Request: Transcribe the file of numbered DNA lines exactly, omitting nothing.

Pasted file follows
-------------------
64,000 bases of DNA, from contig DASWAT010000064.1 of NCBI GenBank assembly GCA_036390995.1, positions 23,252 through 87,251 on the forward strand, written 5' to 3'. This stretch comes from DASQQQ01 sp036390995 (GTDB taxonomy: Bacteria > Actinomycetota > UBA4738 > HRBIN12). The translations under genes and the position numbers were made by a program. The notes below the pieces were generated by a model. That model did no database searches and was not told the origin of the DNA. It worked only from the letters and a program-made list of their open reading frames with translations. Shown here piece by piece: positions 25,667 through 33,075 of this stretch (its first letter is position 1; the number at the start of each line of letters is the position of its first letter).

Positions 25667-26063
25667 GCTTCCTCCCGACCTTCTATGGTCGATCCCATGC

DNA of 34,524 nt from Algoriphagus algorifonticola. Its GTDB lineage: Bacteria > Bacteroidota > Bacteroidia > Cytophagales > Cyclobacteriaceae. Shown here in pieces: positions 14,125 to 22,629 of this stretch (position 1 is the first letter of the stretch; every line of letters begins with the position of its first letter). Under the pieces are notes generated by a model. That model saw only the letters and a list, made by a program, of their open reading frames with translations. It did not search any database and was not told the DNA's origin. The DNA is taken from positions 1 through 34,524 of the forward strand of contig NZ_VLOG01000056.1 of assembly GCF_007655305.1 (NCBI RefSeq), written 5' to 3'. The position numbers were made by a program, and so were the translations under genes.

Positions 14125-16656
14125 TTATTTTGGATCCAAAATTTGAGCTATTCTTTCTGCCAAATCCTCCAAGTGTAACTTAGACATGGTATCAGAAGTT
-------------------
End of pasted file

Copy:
64,000 bases of DNA, from contig DASWAT010000064.1 of NCBI GenBank assembly GCA_036390995.1, positions 23,252 through 87,251 on the forward strand, written 5' to 3'. This stretch comes from DASQQQ01 sp036390995 (GTDB taxonomy: Bacteria > Actinomycetota > UBA4738 > HRBIN12). The translations under genes and the position numbers were made by a program. The notes below the pieces were generated by a model. That model did no database searches and was not told the origin of the DNA. It worked only from the letters and a program-made list of their open reading frames with translations. Shown here piece by piece: positions 25,667 through 33,075 of this stretch (its first letter is position 1; the number at the start of each line of letters is the position of its first letter).

Positions 25667-26063
25667 GCTTCCTCCCGACCTTCTATGGTCGATCCCATGC

DNA of 34,524 nt from Algoriphagus algorifonticola. Its GTDB lineage: Bacteria > Bacteroidota > Bacteroidia > Cytophagales > Cyclobacteriaceae. Shown here in pieces: positions 14,125 to 22,629 of this stretch (position 1 is the first letter of the stretch; every line of letters begins with the position of its first letter). Under the pieces are notes generated by a model. That model saw only the letters and a list, made by a program, of their open reading frames with translations. It did not search any database and was not told the DNA's origin. The DNA is taken from positions 1 through 34,524 of the forward strand of contig NZ_VLOG01000056.1 of assembly GCF_007655305.1 (NCBI RefSeq), written 5' to 3'. The position numbers were made by a program, and so were the translations under genes.

Positions 14125-16656
14125 TTATTTTGGATCCAAAATTTGAGCTATTCTTTCTGCCAAATCCTCCAAGTGTAACTTAGACATGGTATCAGAAGTT